What were the challenges of building a conversation interface for Livv?
Livv ( livv.at) is a company specialising in life insurance. Getting insured usually involves a lot of questions and tedious paperwork, so we wanted to make that process more user-friendly. Instead of
a long, complicated form, we built the sign-up as a conversation. All questions appear as chat messages and users are provided with a custom UI for their answers and helpful advice along the way. The expected premium rates are calculated on the fly after each step.
A chatbot-style interface like that means that every question depends on the outcome of the previous one, so the process is a bit different for each user. Keeping track of all the logical states was a real challenge, considering that users can also go back and change their given answers. We learned a lot making this and the results have been very positive.
You built a platform for connecting airline passengers. How did that evolve?
We developed ‘Clever Together’ for Austrian Airlines as part of their digital innovation program. The app enables passengers to build a community during a flight, sharing travel advice about their destination with each other.
This involves a live group chat, a threaded questions-and-answers forum, a quiz with local trivia and other helpful resources. So if you’re heading from Vienna to London, you could ask the plane for the best pubs in Shoreditch or where to go for lunch. Passengers also started talking about different topics in real time, which was fun to watch.
A plane is an interesting target environment because it has a very diverse mix of users. People with different languages, technologies and expectations come together and share the same space for a couple of hours. That’s why the app was built to run on whatever device and browser the passengers were carrying with a maximum of flexibility in mind. It works with the onboard Wi-Fi, so we also had to design for connectivity failures and offline use.
Story.one is a story-matching platform. What’s the story behind it?
The purpose of story.one is to connect people with stories directly to the people looking for them. Storytellers share their real-life experiences and publishers can discover stories based on metrics like location, time frame or theme.
One of the main goals in developing the site was to make the writing process as comfortable as possible for authors. The story editor in particular was designed to feel intuitive and support everything a user might be accustomed to, so we took some clues from products with great UX like Medium or Google
Docs. We also paid close attention to performance and accessibility, which made this a very interesting project.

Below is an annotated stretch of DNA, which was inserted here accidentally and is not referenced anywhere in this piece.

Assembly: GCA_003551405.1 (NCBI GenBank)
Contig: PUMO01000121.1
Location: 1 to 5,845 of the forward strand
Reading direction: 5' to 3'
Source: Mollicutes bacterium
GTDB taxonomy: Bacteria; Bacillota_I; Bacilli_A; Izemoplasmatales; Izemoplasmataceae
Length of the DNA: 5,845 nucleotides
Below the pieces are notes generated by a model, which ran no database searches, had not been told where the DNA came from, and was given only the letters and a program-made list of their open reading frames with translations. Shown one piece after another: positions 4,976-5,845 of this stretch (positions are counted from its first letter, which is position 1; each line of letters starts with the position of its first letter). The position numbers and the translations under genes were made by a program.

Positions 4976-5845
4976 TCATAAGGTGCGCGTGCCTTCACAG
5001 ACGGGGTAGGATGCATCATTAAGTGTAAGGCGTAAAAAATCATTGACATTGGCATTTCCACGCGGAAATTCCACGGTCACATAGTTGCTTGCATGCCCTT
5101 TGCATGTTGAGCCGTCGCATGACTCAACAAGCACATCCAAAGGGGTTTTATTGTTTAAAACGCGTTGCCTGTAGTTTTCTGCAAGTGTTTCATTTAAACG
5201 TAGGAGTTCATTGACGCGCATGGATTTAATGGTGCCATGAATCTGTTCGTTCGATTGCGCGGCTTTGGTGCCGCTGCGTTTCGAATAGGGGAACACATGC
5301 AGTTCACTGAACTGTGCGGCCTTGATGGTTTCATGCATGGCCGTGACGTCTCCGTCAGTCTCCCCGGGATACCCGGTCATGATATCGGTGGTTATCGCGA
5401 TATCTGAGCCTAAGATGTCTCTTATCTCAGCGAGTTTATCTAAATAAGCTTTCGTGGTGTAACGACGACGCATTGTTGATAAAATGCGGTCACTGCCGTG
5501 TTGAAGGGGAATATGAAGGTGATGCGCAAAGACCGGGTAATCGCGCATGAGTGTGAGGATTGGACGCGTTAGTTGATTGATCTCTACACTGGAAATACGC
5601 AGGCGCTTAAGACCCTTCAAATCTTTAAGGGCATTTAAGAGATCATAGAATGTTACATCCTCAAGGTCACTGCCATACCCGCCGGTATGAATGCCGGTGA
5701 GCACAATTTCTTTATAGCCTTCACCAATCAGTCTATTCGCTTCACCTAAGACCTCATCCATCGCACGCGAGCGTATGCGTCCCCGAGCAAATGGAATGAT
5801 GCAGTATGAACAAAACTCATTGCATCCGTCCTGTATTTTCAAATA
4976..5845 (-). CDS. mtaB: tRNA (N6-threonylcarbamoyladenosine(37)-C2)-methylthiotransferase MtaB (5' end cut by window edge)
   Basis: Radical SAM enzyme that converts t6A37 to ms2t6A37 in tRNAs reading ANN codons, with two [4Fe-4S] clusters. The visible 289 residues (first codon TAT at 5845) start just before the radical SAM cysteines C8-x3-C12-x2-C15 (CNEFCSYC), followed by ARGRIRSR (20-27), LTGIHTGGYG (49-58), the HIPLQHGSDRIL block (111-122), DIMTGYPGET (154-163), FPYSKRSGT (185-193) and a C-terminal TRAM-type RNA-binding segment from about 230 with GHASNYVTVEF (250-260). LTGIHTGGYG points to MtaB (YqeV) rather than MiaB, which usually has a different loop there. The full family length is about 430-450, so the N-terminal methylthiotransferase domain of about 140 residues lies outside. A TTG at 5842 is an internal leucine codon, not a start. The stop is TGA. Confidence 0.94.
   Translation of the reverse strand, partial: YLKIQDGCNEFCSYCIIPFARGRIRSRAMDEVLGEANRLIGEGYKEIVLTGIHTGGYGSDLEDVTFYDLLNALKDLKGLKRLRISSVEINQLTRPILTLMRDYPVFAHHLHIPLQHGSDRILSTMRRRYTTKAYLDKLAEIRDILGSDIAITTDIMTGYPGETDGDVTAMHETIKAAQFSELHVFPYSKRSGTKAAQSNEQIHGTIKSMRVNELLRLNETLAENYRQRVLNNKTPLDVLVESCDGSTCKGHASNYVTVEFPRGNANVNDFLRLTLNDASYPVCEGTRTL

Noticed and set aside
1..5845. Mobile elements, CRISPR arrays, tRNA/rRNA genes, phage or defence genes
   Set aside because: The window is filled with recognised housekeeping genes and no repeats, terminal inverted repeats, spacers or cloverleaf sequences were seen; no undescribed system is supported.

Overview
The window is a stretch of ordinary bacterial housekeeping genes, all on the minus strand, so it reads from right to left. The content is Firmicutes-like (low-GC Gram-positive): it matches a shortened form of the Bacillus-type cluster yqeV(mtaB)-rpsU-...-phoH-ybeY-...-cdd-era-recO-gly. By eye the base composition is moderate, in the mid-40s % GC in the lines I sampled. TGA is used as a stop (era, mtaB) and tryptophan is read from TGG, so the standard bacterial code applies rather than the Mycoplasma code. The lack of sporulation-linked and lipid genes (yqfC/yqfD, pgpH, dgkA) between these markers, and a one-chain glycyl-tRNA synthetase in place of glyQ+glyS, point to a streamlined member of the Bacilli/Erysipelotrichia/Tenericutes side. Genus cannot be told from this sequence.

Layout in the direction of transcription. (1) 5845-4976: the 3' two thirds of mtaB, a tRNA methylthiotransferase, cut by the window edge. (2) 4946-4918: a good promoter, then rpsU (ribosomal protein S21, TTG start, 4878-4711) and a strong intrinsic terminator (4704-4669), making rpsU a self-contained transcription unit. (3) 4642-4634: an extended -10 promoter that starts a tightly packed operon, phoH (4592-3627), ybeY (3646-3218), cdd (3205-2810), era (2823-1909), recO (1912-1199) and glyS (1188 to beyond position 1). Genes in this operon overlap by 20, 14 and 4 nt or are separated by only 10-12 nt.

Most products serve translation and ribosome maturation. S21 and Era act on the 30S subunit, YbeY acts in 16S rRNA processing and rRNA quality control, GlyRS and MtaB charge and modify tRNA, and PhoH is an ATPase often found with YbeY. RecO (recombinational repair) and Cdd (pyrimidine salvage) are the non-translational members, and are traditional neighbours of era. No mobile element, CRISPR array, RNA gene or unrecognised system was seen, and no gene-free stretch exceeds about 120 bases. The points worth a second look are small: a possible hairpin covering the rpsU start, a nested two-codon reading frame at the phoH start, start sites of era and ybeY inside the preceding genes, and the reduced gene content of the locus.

How do you keep up to date with new technologies and frameworks?
I follow some really smart people on Twitter and I read a lot. Writing blog posts about new tech also forces me to understand these things better. It’s hard to keep track of everything going on, as the landscape is constantly changing. But this is a very exciting time for web development – there’s more innovation than ever before.
Personally, I’m very interested in the latest CSS additions. The Grid Level 2 spec is in the works right now and Subgrid could be a very powerful feature. Service worker technology is also fascinating to me. It’s a bit like magic. I’m still experimenting with offline support and all the other new possibilities it brings.
What’s your current go-to toolkit?
Most of my design work is done in Sketch and I develop in Visual Studio Code. I do a lot of React interfaces these days, so there’s the usual Webpack/Babel tooling that comes with that. I rely on Sass for styling and I’m a very big fan of the BEM class-naming method. We also do automated testing at Simpleloop and it has proven very helpful to ensure our code does what it’s supposed to.
I generally try to stay away from frameworks as much as possible though and go with vanilla JS/CSS where I can. When it comes to long-term solutions, you can’t beat the standards.
What do you like to do when you are not working?
I like to take some time each year to travel with my girlfriend and see the world. I also still make music sometimes – I play in a Rage Against The Machine cover band, called Rage Aid, where we do shows for charity.
How do you think the industry’s likely to move forward over the next few years?
I’d love to see the industry move away from the walled gardens of proprietary platforms and towards a more open, independent web. Progressive web apps might be the path to get us there but it’s too early to tell.
The web has gained numerous new capabilities in the last couple of years and I hope we’ll further close the gap between web and native apps. New technologies are emerging and there’s always room for improvement. I’m excited to find out what’s next.
A product page on the Huber Winery web shop; when putting the site together, Böck spent some time working closely with winemaker Markus Huber and his staff in the beautiful Traisen valley vineyards
A story posted on Story.one – a site that connects storytellers’ real-life experiences with publishers. Individual stories can be found based on their content, location or timeframe
Böck’s work desk and studio setup: he admits that it’s usually a bit messier than this but that he’s “cleaned up for you guys”
The Clever Together app for Austrian Airlines/ Lufthansa in use on a flight to London